Hermine crashes holiday weekend on US East Coast
Hermine was moving across the northern Outer Banks of North Carolina in an east-northeasterly direction at near 21 miles (33 kilometers) per hour, the Miami-based National Hurricane Center said.
Packing maximum sustained winds of around 60 miles per hour, the storm was expected to strengthen after the center moves over water.
“Hermine could be near hurricane intensity by Sunday,” the NHC said in a 1200 GMT update.
Hermine was a hurricane when it slammed into Florida’s Gulf of Mexico coast early Friday, causing street flooding and power outages, the southeast state’s first hurricane landfall since 2005.
It was downgraded later that day to a tropical storm as it moved north.
On Saturday, Hermine was barreling along the mid-Atlantic coast, raising tropical storm warnings as far north as Connecticut, north of New York.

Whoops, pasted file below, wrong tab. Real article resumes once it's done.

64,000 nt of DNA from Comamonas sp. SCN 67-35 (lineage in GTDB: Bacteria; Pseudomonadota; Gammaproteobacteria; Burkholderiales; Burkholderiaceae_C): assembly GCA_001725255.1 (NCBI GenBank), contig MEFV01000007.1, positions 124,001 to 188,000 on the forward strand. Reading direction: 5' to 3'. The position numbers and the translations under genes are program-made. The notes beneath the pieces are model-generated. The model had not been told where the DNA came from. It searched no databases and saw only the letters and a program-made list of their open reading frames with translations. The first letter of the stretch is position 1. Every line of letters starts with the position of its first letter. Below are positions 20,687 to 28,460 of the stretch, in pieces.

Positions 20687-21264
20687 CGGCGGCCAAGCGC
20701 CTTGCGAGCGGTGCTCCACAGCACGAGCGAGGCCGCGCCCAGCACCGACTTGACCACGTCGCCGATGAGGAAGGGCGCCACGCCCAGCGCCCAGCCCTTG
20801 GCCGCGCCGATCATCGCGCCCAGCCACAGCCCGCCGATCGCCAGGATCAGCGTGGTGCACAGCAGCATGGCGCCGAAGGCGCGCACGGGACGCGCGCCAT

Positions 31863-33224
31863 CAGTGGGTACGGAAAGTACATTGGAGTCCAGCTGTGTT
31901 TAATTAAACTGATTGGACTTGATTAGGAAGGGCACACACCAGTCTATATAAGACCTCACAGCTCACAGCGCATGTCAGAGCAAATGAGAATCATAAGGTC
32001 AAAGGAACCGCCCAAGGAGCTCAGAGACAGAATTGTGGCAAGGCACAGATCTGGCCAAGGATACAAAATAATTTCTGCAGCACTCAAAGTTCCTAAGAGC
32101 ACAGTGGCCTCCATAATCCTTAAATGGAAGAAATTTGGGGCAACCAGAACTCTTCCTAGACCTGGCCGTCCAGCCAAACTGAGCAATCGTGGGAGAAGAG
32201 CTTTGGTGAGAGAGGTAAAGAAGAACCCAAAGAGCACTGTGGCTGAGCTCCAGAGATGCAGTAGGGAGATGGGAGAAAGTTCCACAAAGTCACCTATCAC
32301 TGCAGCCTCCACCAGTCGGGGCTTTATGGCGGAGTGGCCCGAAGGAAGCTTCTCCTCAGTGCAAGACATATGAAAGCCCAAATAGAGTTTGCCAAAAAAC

It was expected to lose forward speed and then “meander” offshore of the Delaware, Maryland and Virginia coasts into Sunday, the center said.
Hermine was forecast to dump up to seven inches (nearly 18 centimeters) of rain over parts of Virginia and Maryland through Monday morning.
Virginia Governor Terry McAuliffe declared a state of emergency Friday under the potential threat of damaging high winds, heavy rainfall, and a dangerous storm surge and flooding.
“I urge Virginians to limit travel as the severe weather arrives and evacuate if recommended by officials,” he said.
Maryland Governor Larry Hogan declared a state of emergency for coastal areas.
Hermine brought bad news for throngs of travelers hoping to enjoy beach time on the three-day Labor Day weekend, the unofficial end of the US summer vacation season.
The US forecasters predicted a storm surge and rising tide will cause flooding, with a potential deadly water level in southern Virginia and northern Carolina.
Hermine will lash the mid-Atlantic coastal areas with ocean swells through the weekend, they said.
“These swells are likely to cause life-threatening surf and rip current conditions, and significant beach erosion.”
Hermine was the fourth Atlantic hurricane of 2016. The last hurricane to make landfall in the United States was Arthur in 2014 in North Carolina.
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